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Pandemic-induced dividend squeeze should prompt companies to show financiers they are still worth investment

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Pandemic-induced dividend squeeze should prompt companies to show financiers they are still worth investment

Last week saw the Link Group release their most recent dividend monitor and it was not pretty reading. The data revealed that Q3 UK dividends fell sharply by 49% compared with the same period last year, compounding a poor Q2. At the risk of stating the blindingly obvious, companies have been continuing to economise amid this ever-present pandemic.

Picking winners and losers throughout the last six months has been challenging. Those brave enough to stay the course through intense market volatility have not only seen the price of their shares tumble, but now their income slashed as companies have been forced to conserve capital for the long dark winter ahead.

This has left UK companies with a problem: investors are looking elsewhere to make their money.

Despite Susan Ring, chief executive of corporate markets at Link Group, urging that “[The UK] is not out of the woods, but the trees are perhaps thinning a bit,” optimism is scarce among others. Quilters Portfolio managers have already announced they have started allocating funds elsewhere. They are eyeing up the US, Asia, infrastructure portfolios and alternative mandates as an alternative to the UK’s pitiful payouts. Star fund manager Nick Train even went so far as to say that investors have ‘given up’ on the UK.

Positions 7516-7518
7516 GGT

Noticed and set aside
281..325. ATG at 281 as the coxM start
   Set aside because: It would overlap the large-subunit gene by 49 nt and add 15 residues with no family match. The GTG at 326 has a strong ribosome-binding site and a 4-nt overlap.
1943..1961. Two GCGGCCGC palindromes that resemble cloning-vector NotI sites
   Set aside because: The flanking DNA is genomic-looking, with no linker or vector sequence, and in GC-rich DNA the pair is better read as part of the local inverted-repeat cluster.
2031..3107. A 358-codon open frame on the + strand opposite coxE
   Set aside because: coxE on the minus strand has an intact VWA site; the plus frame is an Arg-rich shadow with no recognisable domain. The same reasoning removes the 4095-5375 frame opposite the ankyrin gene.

Companies are therefore being left with a communications conundrum. How can they show the strength of their stock despite cutting investor payouts? With companies reluctant to reimburse investors, how do they secure much needed capital? Indeed, is there any opportunities left in the UK market at all?

Despite his opening comments in Citywire, Nick Train believes there is still life in the old dog yet. In a recent interview, he stated that the UK market now presents an opportunity to pick companies for growth rather than income, presenting a new and exciting prospect.

Why have investors ‘given up’ then? Bad headlines have naturally dominated the news over recent months, driven in part by more and more companies reporting losses and taking on huge levels of debt just to survive. However, as one door closes, another opens. With dividends looking unlikely to recover for the foreseeable future, one can change the goalposts of success.

Investors will not be expecting the same level of past payouts, so companies can sell them a different vision: the promise of growth. Ultimately, it is about changing the way you communicate your success, showing investors you are ready to come out of this crisis in good shape and are, to borrow one of Boris’s mantras, ‘building back better’.

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